This whole process has been called “The Mother of all CDOs”: yup, CDOs being those things that tanked the American financial system as they went down with the housing market. That system worked for a decade but the attempt to recreate it in Europe seems to be failing after a few weeks.
We're mad as hell and we're not taking any more
So, we could do what is being done but it's not going to work. Could we actually do something that would work? Sure we could.
We could just make new money. The European Central Bank (ECB) can do that, just like the Fed in the US and the BoE in the UK. This is very much what quantitative easing (QE) is. Print new money, buy government debt with it, prices of govt debt rise, yields on govt debt fall. Exactly what we want to happen. ECB prints up a trillion euro (creates it on a computer actually but...) buys Italian bonds and we're done.
Sure, we get a bit of inflation out of this: but that's actually good at this point. It makes all the other adjustments much easier, like grease on an axle. We're not in fact doing this though: this simple and obvious thing that could and should be done. The reason we're not is because it's illegal. This would be the ECB acting as a “lender of last resort” and the ECB isn't allowed to act as a lender of last resort. This is, believe me, from an economic point of view, really a quite remarkable fuck up.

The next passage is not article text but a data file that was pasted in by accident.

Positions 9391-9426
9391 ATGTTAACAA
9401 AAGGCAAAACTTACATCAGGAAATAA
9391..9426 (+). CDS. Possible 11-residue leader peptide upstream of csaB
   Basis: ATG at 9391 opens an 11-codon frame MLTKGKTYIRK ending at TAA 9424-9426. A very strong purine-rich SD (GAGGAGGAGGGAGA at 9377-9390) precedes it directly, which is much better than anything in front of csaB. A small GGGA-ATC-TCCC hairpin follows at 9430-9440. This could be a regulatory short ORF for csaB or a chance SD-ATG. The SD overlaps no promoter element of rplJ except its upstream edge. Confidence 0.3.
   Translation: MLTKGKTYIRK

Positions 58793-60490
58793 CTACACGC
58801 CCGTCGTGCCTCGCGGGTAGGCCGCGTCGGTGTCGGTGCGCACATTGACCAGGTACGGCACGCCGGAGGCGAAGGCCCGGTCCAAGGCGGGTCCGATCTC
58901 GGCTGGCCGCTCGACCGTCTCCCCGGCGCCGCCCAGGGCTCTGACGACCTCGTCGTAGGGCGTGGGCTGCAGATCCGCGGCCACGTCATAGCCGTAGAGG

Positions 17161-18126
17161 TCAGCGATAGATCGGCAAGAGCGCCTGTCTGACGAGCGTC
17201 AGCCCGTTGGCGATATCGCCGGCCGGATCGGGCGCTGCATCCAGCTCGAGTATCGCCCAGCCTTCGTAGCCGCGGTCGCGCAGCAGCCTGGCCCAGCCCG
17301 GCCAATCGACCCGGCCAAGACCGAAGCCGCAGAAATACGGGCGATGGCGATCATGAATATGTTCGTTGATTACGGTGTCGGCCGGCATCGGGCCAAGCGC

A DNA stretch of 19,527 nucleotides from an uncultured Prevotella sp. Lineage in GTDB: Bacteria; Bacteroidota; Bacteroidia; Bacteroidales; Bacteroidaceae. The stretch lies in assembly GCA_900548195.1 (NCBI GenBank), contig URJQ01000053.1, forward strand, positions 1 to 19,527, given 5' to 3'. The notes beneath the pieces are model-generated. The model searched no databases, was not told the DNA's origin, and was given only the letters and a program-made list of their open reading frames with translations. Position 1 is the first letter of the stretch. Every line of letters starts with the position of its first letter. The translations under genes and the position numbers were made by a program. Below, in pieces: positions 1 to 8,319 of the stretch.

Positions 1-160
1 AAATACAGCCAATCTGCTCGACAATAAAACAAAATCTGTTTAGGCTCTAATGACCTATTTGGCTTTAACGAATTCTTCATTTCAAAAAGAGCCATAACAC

It isn't just that cramming 17 wildly disparate countries into one currency for entirely political reasons was a bad idea (the “optimal currency area” argument) it's that when they did it, they set it up so that the central bank couldn't perform the most important task of a central bank: be the lender of last resort. The ECB just isn't allowed to print money and bail Italy (or whoever) out.
Sadly, this means that there isn't actually any solution to what is going on. Waffling about on the subject of austerity, of working back into competitiveness, this doesn't work because it won't work quickly enough. Faffing around about treaty changes and more Europe and joint economic monitoring won't work because it won't work fast enough. The EFSF won't work because no one will lend it the money to make it work. And finally, the one thing that would work and would work fast (within a week if it was actually done), the ECB printing money and buying bonds, is illegal.
I'm afraid we're all stuffed. ®
As a UKIP supporter, I've been saying it will all end in tears for at least a decade. I can find a Usenet post of that vintage saying exactly that. Being right is quite wonderful, but I think given the human pain about to come I'd rather have been wrong.